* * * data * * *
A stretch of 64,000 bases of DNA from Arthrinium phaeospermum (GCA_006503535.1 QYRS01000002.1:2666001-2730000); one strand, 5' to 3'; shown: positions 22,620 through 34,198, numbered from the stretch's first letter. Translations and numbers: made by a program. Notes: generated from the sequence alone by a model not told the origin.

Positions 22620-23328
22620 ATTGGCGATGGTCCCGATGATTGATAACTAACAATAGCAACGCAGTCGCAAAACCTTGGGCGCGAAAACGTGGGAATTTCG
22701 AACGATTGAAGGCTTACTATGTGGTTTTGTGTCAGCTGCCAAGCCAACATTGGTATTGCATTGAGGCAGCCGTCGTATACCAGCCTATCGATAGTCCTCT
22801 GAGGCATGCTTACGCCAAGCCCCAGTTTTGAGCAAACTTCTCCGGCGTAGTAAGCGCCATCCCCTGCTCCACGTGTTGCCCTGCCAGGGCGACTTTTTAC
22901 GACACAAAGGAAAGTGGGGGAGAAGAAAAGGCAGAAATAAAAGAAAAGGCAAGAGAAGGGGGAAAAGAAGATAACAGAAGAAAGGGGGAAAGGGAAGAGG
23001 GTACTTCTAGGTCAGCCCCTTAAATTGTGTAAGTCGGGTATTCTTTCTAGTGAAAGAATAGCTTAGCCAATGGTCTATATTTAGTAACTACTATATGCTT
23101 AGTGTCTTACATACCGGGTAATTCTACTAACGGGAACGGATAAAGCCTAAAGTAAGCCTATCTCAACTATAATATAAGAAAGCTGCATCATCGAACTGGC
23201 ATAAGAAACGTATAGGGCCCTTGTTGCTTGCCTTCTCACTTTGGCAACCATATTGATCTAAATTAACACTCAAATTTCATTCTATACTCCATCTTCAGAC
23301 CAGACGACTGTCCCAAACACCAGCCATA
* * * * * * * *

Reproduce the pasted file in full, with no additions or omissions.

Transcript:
A stretch of 64,000 bases of DNA from Arthrinium phaeospermum (GCA_006503535.1 QYRS01000002.1:2666001-2730000); one strand, 5' to 3'; shown: positions 22,620 through 34,198, numbered from the stretch's first letter. Translations and numbers: made by a program. Notes: generated from the sequence alone by a model not told the origin.

Positions 22620-23328
22620 ATTGGCGATGGTCCCGATGATTGATAACTAACAATAGCAACGCAGTCGCAAAACCTTGGGCGCGAAAACGTGGGAATTTCG
22701 AACGATTGAAGGCTTACTATGTGGTTTTGTGTCAGCTGCCAAGCCAACATTGGTATTGCATTGAGGCAGCCGTCGTATACCAGCCTATCGATAGTCCTCT
22801 GAGGCATGCTTACGCCAAGCCCCAGTTTTGAGCAAACTTCTCCGGCGTAGTAAGCGCCATCCCCTGCTCCACGTGTTGCCCTGCCAGGGCGACTTTTTAC
22901 GACACAAAGGAAAGTGGGGGAGAAGAAAAGGCAGAAATAAAAGAAAAGGCAAGAGAAGGGGGAAAAGAAGATAACAGAAGAAAGGGGGAAAGGGAAGAGG
23001 GTACTTCTAGGTCAGCCCCTTAAATTGTGTAAGTCGGGTATTCTTTCTAGTGAAAGAATAGCTTAGCCAATGGTCTATATTTAGTAACTACTATATGCTT
23101 AGTGTCTTACATACCGGGTAATTCTACTAACGGGAACGGATAAAGCCTAAAGTAAGCCTATCTCAACTATAATATAAGAAAGCTGCATCATCGAACTGGC
23201 ATAAGAAACGTATAGGGCCCTTGTTGCTTGCCTTCTCACTTTGGCAACCATATTGATCTAAATTAACACTCAAATTTCATTCTATACTCCATCTTCAGAC
23301 CAGACGACTGTCCCAAACACCAGCCATA